The next day, we were joined by a friend, and off we drove to Hostotipaquillo.
Half an hour later, we were on the edge of that same tremendous barranca overlooking the Santiago River. The road was as narrow and twisting as ever, but having traction on all four wheels was comforting and very useful every time we met someone coming up the other way.
The Law of Mountain Roads said it was up to us, in the descending vehicle, to back up and find a place where the other car could pass. Believe me, such spots are few and far between on the royal road to San Pedro, but each time this happened, I reminded myself that I wasn’t expecting to survive this trip anyhow, so why worry?
Countless curves later, we bottomed the canyon and crossed the bridge, watching flocks of cormorants swooping over the frothing rapids.
Now we began climbing the canyon on the opposite side and, of course, immediately ran into somebody coming down the one-lane road. This time, he was obliged to do the backing up.
During this maneuver, we asked how far it was to San Pedro.
“Oh, it’s not too far,” said the driver, but you’ll never get that Jeep of yours through the eight tunnels.”
Eight tunnels? Nobody had mentioned any tunnels up until now, perhaps figuring we’d never get this far anyhow.
In no time, we reached the first tunnel and breezed right through it. The second was smaller and longer, and we squeezed through with only inches to spare.
In the third tunnel, those inches were reduced to millimeters and as a result, a few paint scrapings from Pedro’s brand-new Toyota now decorate the tunnel wall.
After just barely making it through, Pedro broached the subject of parking and continuing on foot.
“Walk?” I cried. “That could take all day since we don’t know where the town is — and besides, there’s no place here for you to turn around.”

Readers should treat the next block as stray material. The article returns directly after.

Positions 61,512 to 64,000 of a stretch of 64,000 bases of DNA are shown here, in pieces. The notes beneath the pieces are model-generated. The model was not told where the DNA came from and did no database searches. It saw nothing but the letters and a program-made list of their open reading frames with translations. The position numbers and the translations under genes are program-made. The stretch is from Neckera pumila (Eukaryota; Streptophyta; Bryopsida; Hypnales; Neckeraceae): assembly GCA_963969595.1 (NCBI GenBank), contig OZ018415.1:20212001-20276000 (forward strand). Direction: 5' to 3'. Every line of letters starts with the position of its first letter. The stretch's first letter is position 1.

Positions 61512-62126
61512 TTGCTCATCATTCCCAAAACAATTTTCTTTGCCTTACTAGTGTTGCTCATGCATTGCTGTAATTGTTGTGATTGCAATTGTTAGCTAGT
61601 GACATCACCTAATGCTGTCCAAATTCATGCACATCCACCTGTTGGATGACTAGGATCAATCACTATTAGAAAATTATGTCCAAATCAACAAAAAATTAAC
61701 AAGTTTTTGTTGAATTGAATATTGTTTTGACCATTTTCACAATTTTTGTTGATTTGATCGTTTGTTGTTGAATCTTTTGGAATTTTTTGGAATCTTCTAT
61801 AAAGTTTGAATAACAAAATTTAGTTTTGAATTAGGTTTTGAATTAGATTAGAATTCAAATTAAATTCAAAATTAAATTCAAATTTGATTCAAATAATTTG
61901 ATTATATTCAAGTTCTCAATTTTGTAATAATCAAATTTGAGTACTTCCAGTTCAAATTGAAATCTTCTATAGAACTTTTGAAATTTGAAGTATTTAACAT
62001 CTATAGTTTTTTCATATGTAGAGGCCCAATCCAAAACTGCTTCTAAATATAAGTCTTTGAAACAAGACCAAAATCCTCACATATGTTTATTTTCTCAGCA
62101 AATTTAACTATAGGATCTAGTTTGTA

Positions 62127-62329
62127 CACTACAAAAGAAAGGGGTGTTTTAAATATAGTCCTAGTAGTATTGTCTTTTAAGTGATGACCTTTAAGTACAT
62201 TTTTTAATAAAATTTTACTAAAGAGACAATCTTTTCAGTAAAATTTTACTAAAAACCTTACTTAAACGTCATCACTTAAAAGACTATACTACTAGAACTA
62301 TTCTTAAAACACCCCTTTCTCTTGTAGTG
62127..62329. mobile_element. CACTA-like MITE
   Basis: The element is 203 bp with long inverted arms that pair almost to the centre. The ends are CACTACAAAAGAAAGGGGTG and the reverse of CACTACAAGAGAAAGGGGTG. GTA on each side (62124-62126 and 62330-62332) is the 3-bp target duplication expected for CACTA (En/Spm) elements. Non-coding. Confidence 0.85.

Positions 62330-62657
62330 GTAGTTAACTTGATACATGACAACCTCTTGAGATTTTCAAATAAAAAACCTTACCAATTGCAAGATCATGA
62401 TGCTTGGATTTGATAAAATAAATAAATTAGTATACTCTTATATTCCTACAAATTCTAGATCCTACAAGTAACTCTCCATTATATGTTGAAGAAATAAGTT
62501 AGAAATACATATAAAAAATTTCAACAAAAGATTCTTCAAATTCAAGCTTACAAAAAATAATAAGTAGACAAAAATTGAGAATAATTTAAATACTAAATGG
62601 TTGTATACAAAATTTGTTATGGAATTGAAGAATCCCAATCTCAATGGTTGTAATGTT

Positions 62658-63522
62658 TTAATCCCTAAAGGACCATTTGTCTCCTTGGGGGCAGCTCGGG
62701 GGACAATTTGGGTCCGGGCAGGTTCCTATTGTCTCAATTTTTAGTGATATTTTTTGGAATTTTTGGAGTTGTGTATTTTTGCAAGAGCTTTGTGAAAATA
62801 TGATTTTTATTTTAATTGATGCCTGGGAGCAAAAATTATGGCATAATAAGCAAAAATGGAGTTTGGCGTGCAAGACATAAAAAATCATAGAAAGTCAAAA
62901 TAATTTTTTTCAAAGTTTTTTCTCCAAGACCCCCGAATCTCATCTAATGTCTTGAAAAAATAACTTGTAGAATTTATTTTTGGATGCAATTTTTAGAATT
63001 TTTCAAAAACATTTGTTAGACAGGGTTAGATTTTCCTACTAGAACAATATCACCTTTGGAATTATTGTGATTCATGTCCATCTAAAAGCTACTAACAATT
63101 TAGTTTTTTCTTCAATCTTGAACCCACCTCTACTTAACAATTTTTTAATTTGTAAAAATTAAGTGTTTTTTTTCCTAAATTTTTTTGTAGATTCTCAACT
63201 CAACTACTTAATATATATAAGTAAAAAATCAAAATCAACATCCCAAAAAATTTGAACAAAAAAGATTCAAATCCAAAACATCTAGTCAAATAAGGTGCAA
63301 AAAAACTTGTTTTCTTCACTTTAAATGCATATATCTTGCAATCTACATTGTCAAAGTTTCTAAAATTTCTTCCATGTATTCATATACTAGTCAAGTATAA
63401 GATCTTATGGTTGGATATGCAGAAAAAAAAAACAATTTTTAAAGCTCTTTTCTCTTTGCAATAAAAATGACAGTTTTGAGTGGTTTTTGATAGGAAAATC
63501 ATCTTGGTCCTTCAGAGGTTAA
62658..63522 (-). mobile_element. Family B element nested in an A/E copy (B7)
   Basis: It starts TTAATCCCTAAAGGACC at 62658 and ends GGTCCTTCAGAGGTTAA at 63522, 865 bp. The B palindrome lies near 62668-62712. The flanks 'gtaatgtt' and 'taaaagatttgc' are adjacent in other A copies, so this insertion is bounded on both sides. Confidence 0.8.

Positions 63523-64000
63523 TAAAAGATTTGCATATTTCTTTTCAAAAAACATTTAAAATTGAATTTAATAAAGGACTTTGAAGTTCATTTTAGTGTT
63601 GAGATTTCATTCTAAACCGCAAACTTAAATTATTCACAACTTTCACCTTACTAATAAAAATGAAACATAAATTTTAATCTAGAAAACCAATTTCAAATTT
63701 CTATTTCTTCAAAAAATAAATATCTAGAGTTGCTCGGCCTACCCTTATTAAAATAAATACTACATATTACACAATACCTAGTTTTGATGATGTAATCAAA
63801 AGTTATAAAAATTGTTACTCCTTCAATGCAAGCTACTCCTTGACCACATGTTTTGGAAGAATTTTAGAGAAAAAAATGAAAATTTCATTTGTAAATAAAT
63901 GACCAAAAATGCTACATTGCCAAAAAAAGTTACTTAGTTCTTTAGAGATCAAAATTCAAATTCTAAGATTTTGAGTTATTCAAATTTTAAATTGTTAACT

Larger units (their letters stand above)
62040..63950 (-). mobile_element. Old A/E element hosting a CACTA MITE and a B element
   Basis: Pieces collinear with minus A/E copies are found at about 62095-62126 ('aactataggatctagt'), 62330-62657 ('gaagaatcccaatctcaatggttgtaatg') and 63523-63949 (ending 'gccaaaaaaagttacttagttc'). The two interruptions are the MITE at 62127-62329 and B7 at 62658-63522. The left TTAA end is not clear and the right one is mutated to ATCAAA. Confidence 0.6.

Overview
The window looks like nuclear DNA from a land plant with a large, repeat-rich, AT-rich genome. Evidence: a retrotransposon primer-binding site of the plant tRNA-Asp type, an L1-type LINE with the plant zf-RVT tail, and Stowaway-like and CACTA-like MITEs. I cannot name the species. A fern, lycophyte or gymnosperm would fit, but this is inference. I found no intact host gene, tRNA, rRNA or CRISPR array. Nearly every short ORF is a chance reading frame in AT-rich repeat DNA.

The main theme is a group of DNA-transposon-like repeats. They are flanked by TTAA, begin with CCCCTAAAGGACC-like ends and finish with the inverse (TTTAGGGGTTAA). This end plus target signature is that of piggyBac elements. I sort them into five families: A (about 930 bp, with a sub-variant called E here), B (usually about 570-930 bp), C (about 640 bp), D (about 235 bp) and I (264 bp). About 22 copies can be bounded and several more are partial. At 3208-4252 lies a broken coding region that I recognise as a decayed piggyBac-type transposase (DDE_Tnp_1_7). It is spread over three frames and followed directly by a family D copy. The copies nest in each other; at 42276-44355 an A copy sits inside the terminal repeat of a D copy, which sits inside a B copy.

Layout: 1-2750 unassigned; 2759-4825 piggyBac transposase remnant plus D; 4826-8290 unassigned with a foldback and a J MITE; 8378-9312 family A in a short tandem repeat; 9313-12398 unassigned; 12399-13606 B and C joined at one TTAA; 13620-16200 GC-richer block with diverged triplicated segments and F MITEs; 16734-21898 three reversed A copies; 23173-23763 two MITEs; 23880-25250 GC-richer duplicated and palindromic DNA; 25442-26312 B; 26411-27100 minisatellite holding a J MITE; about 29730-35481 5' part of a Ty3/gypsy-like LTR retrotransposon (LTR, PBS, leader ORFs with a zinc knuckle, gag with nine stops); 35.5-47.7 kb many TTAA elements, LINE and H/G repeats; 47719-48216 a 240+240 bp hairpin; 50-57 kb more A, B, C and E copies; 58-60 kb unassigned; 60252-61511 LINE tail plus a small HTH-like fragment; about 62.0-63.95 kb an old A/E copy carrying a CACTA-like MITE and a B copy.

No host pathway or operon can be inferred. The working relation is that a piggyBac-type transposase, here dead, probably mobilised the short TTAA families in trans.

Oh, so true. It looked like the bottomless abyss straight down from the edge of the so-called road, so we rolled on for another 600 meters and came face-to-face with tunnel four, through which the car would never pass.
Fortunately, not too far back, there was a “wide spot” which was wide only in the most relative manner of speaking. Here we abandoned Pedro’s car with its left wheels only five centimeters from the brink of eternity … and began our hike.
Well, four more tunnels and 20 minutes later, we walked into the plaza of San Pedro Analco, 43 stomach-wrenching kilometers from Hostotipaquillo.
A lot of silver and some gold were mined in this very old town starting in the 16th century and continued right up until 1984, when production shut down due to low silver prices. San Pedro has a church built in the 1800s and today a population of 290, of whom we encountered maybe five.
The cobblestone streets are narrow, the houses very old and the temperature quite warm (because of an elevation of only 880 meters).Ruta Mortal, a trip by motorcycle to San Pedro Analco.
Concluding our visit, we headed back to our vehicle, where we now faced the challenge of turning around on the so-called wide spot. I would have sworn it could not possibly be done, but in a mere 30 turns, each one involving a distance of maybe 10 centimeters, the Toyota was finally pointed toward the way home, and we again scraped through the remaining tunnels and carefully picked our way through the most recent landslides, all the while managing not to fall off the cliff-hanging road. We arrived back in Guadalajara at 8:30 p.m., delighted to still be numbered among the living.
So if you happen to be looking for adventure, here is a trip that will get your adrenaline going. Google Maps will guide you from Guadalajara to San Pedro Analco in just over two hours.
These days, the bridge I used to cross over the Santiago River is completely underwater thanks to the construction of the 209-meter-high Yesca Dam in 2012. In its place is a new bridge that rests upon pilings 120 meters tall.
When they built the new bridge, they said they were going to “upgrade” the road, but in September 2019, a group of motorcyclists made the long journey to San Pedro, naturally passing through all the tunnels without a scrape, demonstrating that the road has changed little over the years.
Their excellent video, Ruta Mortal, clearly shows that the route to San Pedro Analco is just as hair-raising as ever.
The writer has lived near Guadalajara, Jalisco, for 31 years and is the author of A Guide to West Mexico’s Guachimontones and Surrounding Area and co-author of Outdoors in Western Mexico. More of his writing can be found on his website.